What do you do when your favorite uncle shares a news article from a questionable source with claims that you know are untrue or distorted? Would you take the time to find a reputable article on the topic and hope he reads it? Or, do you prefer to shake your head, disengage and mute the family text group?
This has become an all too familiar scenario for many around the world, and in most places, there isn’t a clear solution. In Taiwan, however, you can use the Cofacts Line bot. In the popular messaging app Line, people can now send a suspicious article to the chatbot, which will run it against a comprehensive repository of flagged content fact-checked by humans. The bot then informs the sender on the veracity of the content. In the span of a few seconds, your favorite uncle’s article has now been “fact-checked.”
In Taiwan, civic tech solutions like the Cofact Line bot have become commonplace as false and untrustworthy articles proliferate through news feeds and group chats -- especially during an election period. In fact, Taiwan is no stranger to foreign influence operations aiming to divide its information space, instill distrust of its institutions and press a thumb on its electoral scales. As outlined in NDI’s recent documentary “Canary in a Digital Coal Mine,” organizations like g0v, and others in civil society and government have responded by developing tools to address these threats. As democracies around the world confront the reality of foreign-generated disinformation, Taiwan’s defense against “fake news” during the 2020 general election, and more recently amid the COVID-19 pandemic, is a model worthy of emulation.
Why has Taiwan been so successful countering disinformation? To start, the foundations of Taiwan’s democracy are strong: there have been three peaceful power transitions between rival parties; the media environment, while certainly polarized, remains free; and civil society actively works to increase transparency and accountability. Taiwan's success is also due to the unique partnership between government and technology-oriented activists in the civic tech community, a community focused on using technology to enhance the relationship between citizens and government. In Taiwan, democracy and technology developed alongside each other, which created a political culture that fosters the kind of cooperation, innovation, and rapid response needed to combat disinformation.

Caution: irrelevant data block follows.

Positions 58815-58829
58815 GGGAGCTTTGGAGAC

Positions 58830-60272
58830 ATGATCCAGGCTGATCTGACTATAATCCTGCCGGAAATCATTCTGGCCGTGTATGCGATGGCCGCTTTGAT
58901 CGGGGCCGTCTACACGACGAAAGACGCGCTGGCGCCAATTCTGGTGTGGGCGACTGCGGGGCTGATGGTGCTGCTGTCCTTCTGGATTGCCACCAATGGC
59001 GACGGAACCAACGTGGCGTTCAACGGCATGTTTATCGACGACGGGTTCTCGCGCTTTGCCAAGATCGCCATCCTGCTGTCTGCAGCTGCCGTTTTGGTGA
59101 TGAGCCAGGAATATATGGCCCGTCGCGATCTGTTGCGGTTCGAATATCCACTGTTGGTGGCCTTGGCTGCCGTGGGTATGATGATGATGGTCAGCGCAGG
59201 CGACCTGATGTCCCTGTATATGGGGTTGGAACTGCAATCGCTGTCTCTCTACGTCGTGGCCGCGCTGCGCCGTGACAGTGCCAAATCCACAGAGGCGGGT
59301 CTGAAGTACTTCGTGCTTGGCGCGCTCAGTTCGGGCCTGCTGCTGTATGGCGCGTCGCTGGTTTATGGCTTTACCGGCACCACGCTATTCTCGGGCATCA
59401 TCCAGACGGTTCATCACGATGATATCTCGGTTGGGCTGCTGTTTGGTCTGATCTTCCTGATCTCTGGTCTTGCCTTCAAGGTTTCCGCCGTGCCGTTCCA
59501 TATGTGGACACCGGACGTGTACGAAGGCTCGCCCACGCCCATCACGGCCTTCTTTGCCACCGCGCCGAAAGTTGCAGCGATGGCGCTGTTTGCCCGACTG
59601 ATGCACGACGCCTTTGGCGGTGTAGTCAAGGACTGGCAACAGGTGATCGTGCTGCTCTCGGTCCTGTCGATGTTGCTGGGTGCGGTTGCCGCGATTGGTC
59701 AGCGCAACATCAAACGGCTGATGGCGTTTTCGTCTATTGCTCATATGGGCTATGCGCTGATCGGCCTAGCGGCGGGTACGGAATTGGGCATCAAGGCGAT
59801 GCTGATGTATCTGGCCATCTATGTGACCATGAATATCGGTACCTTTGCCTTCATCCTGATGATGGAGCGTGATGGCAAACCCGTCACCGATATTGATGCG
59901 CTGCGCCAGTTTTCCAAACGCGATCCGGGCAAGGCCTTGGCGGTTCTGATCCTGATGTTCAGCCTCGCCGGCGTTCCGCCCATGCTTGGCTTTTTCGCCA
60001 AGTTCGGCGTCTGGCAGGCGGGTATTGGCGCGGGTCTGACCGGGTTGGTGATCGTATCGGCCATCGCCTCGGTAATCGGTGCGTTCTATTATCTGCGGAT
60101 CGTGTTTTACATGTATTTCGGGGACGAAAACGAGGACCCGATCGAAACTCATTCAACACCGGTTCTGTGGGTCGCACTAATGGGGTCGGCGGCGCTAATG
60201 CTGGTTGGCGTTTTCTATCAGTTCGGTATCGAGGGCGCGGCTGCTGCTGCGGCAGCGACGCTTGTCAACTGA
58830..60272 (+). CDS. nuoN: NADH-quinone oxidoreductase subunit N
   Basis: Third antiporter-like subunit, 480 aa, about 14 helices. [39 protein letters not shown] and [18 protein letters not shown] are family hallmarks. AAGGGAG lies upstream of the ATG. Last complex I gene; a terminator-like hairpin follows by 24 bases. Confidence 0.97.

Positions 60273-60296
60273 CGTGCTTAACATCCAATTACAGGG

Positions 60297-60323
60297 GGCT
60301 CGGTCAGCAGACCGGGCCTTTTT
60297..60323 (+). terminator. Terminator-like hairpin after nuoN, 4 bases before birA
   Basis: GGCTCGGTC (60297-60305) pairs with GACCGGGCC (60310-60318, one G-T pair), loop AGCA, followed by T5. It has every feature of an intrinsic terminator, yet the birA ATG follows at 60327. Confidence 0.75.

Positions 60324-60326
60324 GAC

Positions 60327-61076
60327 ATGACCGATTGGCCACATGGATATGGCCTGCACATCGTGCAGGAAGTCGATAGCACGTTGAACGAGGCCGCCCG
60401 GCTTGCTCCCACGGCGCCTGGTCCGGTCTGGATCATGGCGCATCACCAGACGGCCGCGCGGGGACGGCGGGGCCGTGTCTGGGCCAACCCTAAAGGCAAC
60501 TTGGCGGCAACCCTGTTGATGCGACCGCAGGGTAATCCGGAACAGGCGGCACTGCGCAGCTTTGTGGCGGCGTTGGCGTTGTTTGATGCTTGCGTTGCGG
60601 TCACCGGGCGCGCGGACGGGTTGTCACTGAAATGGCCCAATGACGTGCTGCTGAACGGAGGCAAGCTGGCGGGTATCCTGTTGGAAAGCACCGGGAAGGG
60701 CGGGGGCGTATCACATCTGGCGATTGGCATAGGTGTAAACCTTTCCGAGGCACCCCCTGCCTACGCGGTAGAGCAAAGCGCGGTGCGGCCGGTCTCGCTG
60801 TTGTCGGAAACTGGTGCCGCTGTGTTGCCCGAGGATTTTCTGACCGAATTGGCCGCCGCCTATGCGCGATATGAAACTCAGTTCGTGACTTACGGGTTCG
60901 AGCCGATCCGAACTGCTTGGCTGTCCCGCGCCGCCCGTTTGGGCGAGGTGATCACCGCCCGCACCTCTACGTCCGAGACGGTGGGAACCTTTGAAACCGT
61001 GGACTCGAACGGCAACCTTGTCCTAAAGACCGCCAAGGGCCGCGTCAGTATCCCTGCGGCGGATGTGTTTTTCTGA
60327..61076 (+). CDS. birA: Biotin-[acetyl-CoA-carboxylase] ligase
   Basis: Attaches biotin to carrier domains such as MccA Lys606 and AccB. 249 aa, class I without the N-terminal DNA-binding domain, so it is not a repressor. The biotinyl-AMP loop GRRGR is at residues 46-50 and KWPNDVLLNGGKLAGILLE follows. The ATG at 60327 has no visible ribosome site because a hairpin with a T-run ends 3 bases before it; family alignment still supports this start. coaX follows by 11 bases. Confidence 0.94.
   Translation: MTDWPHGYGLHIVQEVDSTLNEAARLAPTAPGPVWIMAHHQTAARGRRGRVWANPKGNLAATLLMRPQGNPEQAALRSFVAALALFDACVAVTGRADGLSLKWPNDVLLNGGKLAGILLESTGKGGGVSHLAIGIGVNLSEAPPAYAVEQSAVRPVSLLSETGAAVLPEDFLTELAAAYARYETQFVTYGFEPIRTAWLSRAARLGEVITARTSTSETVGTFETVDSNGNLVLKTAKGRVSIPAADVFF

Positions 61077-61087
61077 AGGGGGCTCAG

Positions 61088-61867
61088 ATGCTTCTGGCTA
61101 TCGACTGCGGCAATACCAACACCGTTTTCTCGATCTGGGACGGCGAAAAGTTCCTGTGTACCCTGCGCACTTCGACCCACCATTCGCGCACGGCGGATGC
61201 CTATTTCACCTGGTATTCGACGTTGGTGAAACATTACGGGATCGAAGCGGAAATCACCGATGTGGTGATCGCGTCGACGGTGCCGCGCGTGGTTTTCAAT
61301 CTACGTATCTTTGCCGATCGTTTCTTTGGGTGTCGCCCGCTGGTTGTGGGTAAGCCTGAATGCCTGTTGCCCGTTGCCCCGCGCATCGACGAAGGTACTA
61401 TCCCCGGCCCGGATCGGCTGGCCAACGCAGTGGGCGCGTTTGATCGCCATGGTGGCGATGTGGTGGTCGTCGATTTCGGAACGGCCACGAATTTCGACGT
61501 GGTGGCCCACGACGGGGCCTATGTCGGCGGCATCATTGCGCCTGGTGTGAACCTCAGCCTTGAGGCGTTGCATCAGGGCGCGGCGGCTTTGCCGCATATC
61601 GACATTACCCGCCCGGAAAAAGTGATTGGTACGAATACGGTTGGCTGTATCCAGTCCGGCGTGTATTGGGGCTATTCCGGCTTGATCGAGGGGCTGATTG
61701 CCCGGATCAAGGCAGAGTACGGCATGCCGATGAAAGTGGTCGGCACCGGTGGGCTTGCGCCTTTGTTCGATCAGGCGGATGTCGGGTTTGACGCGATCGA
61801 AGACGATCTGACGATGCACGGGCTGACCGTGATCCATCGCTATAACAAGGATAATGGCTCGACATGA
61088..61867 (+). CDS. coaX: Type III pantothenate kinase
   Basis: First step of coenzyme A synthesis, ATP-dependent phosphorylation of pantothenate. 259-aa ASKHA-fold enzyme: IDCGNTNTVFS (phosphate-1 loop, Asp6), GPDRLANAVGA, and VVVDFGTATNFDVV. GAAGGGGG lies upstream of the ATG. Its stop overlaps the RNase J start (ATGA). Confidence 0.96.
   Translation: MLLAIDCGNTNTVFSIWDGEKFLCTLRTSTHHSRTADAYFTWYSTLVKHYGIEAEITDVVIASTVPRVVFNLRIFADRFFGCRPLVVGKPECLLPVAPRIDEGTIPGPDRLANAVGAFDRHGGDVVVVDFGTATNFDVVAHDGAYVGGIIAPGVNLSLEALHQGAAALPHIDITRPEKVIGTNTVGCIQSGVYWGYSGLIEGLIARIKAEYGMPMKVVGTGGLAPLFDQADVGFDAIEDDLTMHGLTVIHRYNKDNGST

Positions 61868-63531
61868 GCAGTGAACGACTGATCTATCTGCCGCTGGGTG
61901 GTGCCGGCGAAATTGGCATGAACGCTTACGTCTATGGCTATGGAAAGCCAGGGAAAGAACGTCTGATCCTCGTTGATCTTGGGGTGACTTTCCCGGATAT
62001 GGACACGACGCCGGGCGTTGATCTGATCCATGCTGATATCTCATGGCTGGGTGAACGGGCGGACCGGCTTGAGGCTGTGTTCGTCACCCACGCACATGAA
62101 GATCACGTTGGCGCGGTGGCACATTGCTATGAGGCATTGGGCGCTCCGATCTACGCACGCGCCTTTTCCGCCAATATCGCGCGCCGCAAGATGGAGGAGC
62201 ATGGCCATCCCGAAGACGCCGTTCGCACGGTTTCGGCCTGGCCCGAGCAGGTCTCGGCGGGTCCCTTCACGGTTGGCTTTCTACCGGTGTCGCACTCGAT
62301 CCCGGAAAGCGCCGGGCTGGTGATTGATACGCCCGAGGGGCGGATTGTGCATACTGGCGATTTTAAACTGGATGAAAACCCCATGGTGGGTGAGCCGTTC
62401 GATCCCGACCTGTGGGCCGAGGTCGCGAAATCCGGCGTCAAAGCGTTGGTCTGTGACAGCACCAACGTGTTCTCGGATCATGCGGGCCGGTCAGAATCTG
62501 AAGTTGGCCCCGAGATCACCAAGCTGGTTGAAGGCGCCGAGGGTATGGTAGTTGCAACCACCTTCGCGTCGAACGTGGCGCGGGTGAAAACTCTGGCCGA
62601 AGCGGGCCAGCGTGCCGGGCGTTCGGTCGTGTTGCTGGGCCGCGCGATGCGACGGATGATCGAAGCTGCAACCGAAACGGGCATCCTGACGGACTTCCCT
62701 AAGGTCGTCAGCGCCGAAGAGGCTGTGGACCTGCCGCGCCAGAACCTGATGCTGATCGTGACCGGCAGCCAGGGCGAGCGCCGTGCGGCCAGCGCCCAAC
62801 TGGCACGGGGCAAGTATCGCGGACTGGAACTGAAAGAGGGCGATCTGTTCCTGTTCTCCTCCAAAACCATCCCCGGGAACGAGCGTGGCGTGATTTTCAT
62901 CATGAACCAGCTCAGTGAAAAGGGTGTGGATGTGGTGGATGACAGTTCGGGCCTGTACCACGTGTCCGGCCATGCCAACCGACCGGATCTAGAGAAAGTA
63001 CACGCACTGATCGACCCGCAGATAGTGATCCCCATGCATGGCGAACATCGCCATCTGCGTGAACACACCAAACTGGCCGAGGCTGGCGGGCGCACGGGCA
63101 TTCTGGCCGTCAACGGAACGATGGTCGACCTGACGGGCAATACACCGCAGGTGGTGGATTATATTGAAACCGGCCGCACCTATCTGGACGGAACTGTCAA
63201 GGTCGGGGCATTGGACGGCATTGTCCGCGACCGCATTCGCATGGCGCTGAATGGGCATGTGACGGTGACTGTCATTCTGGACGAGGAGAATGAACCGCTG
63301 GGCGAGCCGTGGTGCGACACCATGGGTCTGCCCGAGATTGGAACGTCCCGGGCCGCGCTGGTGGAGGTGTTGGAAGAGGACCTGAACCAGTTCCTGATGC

Foreign-produced disinformation typically declines after an election. However, just as Taiwan began to take a collective sigh of relief after its elections, the civic tech community quickly had to confront a new threat: disinformation about the COVID-19 pandemic. While Taiwan’s Ministry of Health and Welfare and public health organizations tackled the spread of the virus, the civic tech community, again in partnership with the government, was able to deftly deploy similar tools as during the election to counter disinformation surrounding the crisis.
During an NDI webinar, co-hosted with the Institute for Data, Democracy and Politics at the George Washington University, Taiwan’s “Digital” Minister Audrey Tang discussed Taiwan’s current “fast, fair, and fun” strategy to counter COVID-19 disinformation:
To capture a broader audience, the government is posting corrections that are informative and entertaining, using “humor over rumor.”
With the help of Taiwan’s open and collaborative civil society, the government is quickly collecting and disseminating necessary data and information.
The government is entrusting citizens with open data to expand access to medical resources. This access has fostered the creation of tools, including maps, apps, chatbots and voice assistants, to help the public find pharmacies and masks.
While there’s no universal or quick solution to the growing threat of disinformation, increasing collaboration between civil society and government is a foundational first step. The strategies used by Taiwan in maintaining information integrity, both during its recent elections and amid the COVID-19 crisis, have rightfully received international recognition. NDI, through its INFO/tegrity programming, will continue to support Taiwan’s civic tech community in telling its story and sharing its tools to partners across the region and world.
Authors: Maeve Whelan-Wuest is the Senior Program Officer for the National Democratic Institute's Asia team. Victoria Welborn is the Technology and Innovation Program Manager at the National Democratic Institute.